The main problem with many of these is that so few cases have been reported that evidence-based approaches are difficult and, in any case, most of those involving serious internal tumours are diagnosed at necropsy or are destroyed when the diagnosis is made. The “pituitary adenoma” that is usually viewed as a neoplasm of the pars intermedia is not now considered to be a tumour in most cases – it is probably best viewed as a benign but functional hyperplasia. What is certain, however, is that brain and central nervous system tumours are extremely rare in horses. Similarly, the ethmoid haematoma is widely viewed as a non-cancerous neoplasm, but a few cases have anecdotally been associated with subsequent adenocarcinoma.

Young foals may also have cutaneous haemangioma; these are both difficult to treat and highly dangerous if left. The most difficult cutaneous tumours to treat are those that are cutaneous manifestations of internal or widely disseminated tumours such as lymphosarcoma.

Despite the high prevalence of the major tumour types, little therapeutic progress has been made. The problems of individual tumour types have influenced progress. The equine melanoma occurs predominately in grey horses and, despite the often reported near 100 percent prevalence in grey horses over the age of 10 to 15 years, little is known about the condition. Grey horses are the only ones materially affected by melanoma and so there is likely little incentive to research this condition.

Squamous cell carcinoma affects various skin sites, so the numbers of cases are low – again, this slows progress. Furthermore, it commonly affects difficult anatomical sites such as the penile skin, the eyelids and the mouth, so again the therapeutic options are limited by anatomic considerations. There has also been little progress in our understanding of the equine sarcoid; the belief of many pathologists that the disease behaves as a virus infection rather than a “cancer” condition has hindered therapeutic progress.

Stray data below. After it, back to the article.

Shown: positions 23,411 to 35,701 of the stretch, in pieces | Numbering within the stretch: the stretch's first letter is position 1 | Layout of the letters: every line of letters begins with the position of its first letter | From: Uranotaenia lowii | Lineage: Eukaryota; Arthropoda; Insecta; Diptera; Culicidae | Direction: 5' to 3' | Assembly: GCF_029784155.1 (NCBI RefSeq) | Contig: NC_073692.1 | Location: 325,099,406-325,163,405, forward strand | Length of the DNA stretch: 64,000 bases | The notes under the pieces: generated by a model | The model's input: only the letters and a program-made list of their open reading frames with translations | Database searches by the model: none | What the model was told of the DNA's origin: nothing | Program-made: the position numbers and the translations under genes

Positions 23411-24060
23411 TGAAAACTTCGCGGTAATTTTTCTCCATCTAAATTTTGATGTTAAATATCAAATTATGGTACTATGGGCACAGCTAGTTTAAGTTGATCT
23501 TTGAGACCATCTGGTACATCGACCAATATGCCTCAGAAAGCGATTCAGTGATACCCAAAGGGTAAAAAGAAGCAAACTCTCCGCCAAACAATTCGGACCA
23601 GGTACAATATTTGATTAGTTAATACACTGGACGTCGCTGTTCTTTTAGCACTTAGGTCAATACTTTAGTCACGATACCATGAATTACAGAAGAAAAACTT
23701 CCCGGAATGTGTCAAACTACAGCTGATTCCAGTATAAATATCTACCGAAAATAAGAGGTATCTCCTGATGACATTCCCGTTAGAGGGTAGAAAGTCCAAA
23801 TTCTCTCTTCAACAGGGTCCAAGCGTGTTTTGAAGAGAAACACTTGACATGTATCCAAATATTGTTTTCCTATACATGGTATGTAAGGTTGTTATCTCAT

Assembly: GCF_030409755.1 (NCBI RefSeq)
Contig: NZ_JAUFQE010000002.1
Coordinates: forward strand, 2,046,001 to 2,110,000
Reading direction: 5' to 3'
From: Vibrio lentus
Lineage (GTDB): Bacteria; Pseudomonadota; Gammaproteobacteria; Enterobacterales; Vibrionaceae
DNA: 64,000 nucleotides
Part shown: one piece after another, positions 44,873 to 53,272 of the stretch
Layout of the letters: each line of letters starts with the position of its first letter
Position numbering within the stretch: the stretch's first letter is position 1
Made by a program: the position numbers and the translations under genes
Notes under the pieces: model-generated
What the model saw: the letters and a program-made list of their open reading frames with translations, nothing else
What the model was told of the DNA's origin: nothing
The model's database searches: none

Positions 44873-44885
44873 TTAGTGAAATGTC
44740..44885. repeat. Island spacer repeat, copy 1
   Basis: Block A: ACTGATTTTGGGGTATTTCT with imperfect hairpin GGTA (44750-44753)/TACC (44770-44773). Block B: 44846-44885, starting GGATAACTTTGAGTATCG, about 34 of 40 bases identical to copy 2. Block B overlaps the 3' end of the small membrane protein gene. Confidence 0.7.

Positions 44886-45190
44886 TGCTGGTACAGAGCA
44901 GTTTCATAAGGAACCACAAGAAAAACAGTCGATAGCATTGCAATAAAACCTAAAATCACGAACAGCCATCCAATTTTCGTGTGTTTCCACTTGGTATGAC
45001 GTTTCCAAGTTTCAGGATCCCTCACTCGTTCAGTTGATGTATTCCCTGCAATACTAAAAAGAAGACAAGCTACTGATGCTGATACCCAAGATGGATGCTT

This has led to an unhelpful and introspective attitude towards the disease with veterinarians inclined to advise benign neglect: “Monitor its progress and let me know when it gets bad.” This attitude is counter to all recognised policies on neoplastic disease in any species. The owner can ask the veterinarian: “Is this small tumour on my horse going to get smaller, easier and less dangerous with time, or is it going to get bigger, more difficult and more dangerous?” The next question could be: “Would you prefer to do something about it now while it is small, easy and relatively safe, or would you prefer to operate when it is larger, difficult and pathologically dangerous?” Given the melanoma is almost invariably benign when it is small and invariably becomes malignant, the choice is obvious.

Where melanomas occur in non-grey horses, they usually have a more malignant implication. Squamous cell carcinoma is an aggressive, often invasive tumour but only rarely does it metastasise to other organs. Cutaneous lymphosarcoma is a serious problem but the cutaneous histiocytic form has a much better prognosis than the multicentric forms. What is possible to treat depends primarily on the tumour type and extent, available technology, and skill and experience of the veterinarian.

The wide variety of treatment options implies that no single method is universally applicable or effective. The surgeon needs to consider the likely prognosis and should avoid any treatment attempts unless there is reasonable expectation of an improved outlook for the horse. Failure to remove the whole tumour usually results in recurrence and, in some cases, such as the equine sarcoid, this can be in a dramatically more aggressive form. Therefore, careful clinical assessment must be performed before embarking on treatment and the owner must be apprised of likely outcomes. Referral to a specialist centre is a valuable option in all cases.

Derek Knottenbelt, OBE, BVM&S, DVMS, DipECEIM, MRCVS, is an equine internal medicine specialist and a Diplomat of the European College of Equine Internal Medicine. Derek ran a sarcoid referral service for over 20 years, established Equine Medical Solutions and is a consultant at the University of Glasgow.